Back in the day, I got a little carried away about public transport utopia for Sydney. With all that money being wasted on the Metro scheme, it didn’t seem like the normal level of rigour was necessary!
But we all grow up (NSW Labor excepted) and our ambitions narrow. Below is an interactive map of what I believe to be a realistic and affordable option for a light rail network in Sydney, which follows transport corridors, serves activity centres, links to other transport forms and uses existing under-utilised infrastructure. It would cost less than the Metro would have too!
(Drag the map to move around, use buttons to zoom for detail)
Firstly, Sydney’s transport priorities appear to be the South West and North West heavy rail extensions. These are growing areas, and generate much of the car and bus congestion in the city approaches and CBD streets. In addition, if it goes ahead (the Libs plan to pull it), the CBD relief line (currently in planning) needs to be connected through to Chatswood, to allow for the extra capacity of the new lines.
Most of the evidence for this plan comes from the same sources listed in the earlier post. The updates from the previous post are significantly influenced by two things. It has come to my attention that a reserve exists along the old light rail corridor through Randwick and Coogee, and this would form most of the Coogee extension line. Secondly, Ecotransit and ACF have released a plan for an East-West TransLink, which is largely incorporated into the new map.
The components of the network, in order of the Joel-mandated construction timeline, are:
Inner West Light Rail
The extension to the inner west line to Dulwich Hill is already underway, well progressed through planning and consultation stages.
To avoid creating a light-railway to nowhere, the ultimate success of Sydney light rail relies on the…
It appears that a line down Sussex St will be the first CBD route to open, however I’m guessing that it will be delayed until the sods start turning on the Barangaroo development. The likely closure of the loop will head up George St, in spite of the reports that the City of Sydney have received from their engineering consultants, who favour the Castlereagh St corridor. However, this may prove prescient if I am right about the need for an Inner West CBD Extension (see below).
South East Line
This line is begging to be built. ANZAC Parade has a reserve up the middle where the historical light rail route once ran. Not only that, but a line through to Maroubra Junction would pass Oxford St, the Sydney Football Stadium and Sydney Cricket Ground, Randwick Racecourse, UNSW, Kingsford (commercial/retail/medium density apartments) and Maroubra Junction (commercial/retail/medium density apartments). This route creates a lot of bus traffic into the CBD, requiring lay-overs and causing bus bunching.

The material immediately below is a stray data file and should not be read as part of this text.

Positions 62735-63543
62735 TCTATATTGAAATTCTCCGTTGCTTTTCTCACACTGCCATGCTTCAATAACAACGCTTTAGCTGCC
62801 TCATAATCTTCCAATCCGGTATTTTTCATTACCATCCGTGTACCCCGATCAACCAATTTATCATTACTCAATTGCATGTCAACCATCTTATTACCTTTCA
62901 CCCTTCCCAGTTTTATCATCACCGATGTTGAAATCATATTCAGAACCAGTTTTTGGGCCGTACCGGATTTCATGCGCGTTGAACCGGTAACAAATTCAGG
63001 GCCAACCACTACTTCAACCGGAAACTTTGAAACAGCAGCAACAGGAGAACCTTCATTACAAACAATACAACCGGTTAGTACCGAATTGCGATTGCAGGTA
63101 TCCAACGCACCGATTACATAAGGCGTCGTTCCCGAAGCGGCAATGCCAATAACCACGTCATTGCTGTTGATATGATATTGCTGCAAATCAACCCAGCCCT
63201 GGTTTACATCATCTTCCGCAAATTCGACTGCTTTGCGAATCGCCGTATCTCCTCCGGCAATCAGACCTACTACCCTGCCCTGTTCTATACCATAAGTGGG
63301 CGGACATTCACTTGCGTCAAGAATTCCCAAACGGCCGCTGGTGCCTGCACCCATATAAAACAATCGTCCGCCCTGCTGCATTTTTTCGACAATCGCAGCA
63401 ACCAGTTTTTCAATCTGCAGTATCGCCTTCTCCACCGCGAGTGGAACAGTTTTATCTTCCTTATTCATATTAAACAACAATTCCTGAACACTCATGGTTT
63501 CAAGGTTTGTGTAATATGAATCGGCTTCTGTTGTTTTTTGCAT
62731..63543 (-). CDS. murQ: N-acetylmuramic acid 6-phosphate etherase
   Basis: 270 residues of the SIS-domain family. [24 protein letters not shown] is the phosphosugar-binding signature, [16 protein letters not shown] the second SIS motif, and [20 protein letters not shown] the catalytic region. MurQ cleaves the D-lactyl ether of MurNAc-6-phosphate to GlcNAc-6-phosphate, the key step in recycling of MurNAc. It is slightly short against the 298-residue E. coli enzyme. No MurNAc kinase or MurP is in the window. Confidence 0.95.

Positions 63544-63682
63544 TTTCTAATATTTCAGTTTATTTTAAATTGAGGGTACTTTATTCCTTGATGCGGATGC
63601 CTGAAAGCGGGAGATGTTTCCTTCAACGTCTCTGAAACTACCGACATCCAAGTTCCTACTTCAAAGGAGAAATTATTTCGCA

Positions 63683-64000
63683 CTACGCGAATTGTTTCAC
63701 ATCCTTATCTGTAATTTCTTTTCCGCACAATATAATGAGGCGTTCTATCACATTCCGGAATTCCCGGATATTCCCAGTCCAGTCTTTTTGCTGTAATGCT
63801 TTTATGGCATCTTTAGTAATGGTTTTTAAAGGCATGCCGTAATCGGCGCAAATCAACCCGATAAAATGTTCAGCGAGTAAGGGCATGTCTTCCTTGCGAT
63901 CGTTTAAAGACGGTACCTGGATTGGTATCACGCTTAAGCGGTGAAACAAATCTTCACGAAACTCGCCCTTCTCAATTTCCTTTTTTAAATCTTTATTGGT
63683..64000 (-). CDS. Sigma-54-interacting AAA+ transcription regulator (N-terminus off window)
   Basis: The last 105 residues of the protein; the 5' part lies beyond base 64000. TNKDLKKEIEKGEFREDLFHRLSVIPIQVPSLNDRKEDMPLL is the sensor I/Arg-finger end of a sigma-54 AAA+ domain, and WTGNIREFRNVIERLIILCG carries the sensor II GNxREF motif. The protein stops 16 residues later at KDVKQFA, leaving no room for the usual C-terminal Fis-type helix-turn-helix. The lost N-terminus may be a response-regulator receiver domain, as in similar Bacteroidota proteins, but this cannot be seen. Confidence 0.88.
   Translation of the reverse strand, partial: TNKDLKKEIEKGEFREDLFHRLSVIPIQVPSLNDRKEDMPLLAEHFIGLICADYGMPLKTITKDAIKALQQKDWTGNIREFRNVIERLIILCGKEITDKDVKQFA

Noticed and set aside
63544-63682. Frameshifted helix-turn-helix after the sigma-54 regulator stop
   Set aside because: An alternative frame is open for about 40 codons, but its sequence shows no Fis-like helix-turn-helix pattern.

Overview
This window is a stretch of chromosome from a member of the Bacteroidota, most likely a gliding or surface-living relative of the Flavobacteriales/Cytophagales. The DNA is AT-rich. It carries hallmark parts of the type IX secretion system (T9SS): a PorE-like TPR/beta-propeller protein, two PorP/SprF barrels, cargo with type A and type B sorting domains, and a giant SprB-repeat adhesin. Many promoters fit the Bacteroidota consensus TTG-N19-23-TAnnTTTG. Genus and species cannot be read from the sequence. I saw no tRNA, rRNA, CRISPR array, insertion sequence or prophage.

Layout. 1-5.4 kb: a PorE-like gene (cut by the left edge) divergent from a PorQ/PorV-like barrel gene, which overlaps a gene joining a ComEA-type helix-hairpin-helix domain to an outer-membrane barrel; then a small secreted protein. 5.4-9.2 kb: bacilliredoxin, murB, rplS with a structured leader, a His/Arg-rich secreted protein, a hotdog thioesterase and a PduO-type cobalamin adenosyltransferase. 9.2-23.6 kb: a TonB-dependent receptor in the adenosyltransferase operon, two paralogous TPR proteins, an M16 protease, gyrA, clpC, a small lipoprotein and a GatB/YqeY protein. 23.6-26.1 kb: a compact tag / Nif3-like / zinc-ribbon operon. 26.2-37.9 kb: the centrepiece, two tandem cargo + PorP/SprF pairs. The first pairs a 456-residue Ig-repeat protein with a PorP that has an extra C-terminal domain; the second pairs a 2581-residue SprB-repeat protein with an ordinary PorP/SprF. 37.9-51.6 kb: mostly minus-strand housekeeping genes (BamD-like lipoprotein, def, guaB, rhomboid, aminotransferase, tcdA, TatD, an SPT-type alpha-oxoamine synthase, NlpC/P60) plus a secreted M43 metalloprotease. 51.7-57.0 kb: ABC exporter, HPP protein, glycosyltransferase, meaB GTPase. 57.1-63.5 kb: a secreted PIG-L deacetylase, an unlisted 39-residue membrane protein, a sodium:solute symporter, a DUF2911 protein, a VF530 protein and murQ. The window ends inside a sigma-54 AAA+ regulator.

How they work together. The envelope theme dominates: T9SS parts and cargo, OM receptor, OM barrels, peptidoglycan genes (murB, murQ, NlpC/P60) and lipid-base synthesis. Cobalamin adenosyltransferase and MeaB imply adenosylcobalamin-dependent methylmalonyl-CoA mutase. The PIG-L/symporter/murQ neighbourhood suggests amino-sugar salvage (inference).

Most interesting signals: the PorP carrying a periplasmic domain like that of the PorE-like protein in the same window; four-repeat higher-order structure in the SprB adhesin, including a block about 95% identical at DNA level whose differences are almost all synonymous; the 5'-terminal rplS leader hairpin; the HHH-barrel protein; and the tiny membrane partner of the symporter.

Similarly, a branch line through Randwick and Coogee could be built along the existing reserve, also a historical route. This is again a large source of buses into the CBD. The old route could however be amended to create a light rail/bus interchange at the Belmore Road commercial precinct.
This comes almost straight out of the Ecotransit proposal that I’ve linked to above, and follows part of the Greensquare route in my earlier post. It would further break down of the east/west nightmares that Sydney throws up (why is transport Sydney so north/south oriented!?!), and Ecotransit claim that it would help eliminate the need for $4.5 billion duplication of the M5 motorway, in conjunction with other measures. More money available for public transport!
This line would essentially close an outer loop passing Dulwich Hill, Kensington and the CBD.
I now find it difficult to support light rail for Greensquare, given the existing train line in the middle of the area already. It would help if they built dedicated bus lanes in the area, but I have difficulty seeing a Greensquare light rail line fitting into a wider network. (Ecotransit have also proposed an additional heavy rail station at Doody St, Alexandria, which would fit into this plan well.) If the commuter numbers eventually supported it, the busway could be later turned into a light rail loop connecting to the East West and South East lines.
Inner West – Balmain extension
When White Bay is developed, there will need to be better links to the city. This will be the case whatever is built, be it a ferry terminal and corporate space or medium/high-density residential. A branch line from the bottom of Annandale through to Balmain should do it.
Gary Glazebrook has floated the idea of a bypass tunnel skipping Pyrmont, and this would benefit commuters from the extended Dulwich Hill line by saving around four stops and a couple of kilometers.
Inner West CBD Extension
I suspect that with this number of lines and branches ultimately running trams every seven minutes (at least in peak times), the CBD loop would become congested. My quick calculation has more than a tram every minute, which would be near impossible to timetable once intersections and stations are added to the mix.
In this case we would need an additional line through the CBD, and the Castlereagh St route seems the most appropriate, assuming George St was used for the original loop.
And there you have it
Admittedly, I have ignored the need for tram sheds, maintenance depots and other supporting infrastructure, but this was never intended to be an engineers report. Hope you had fun. I did.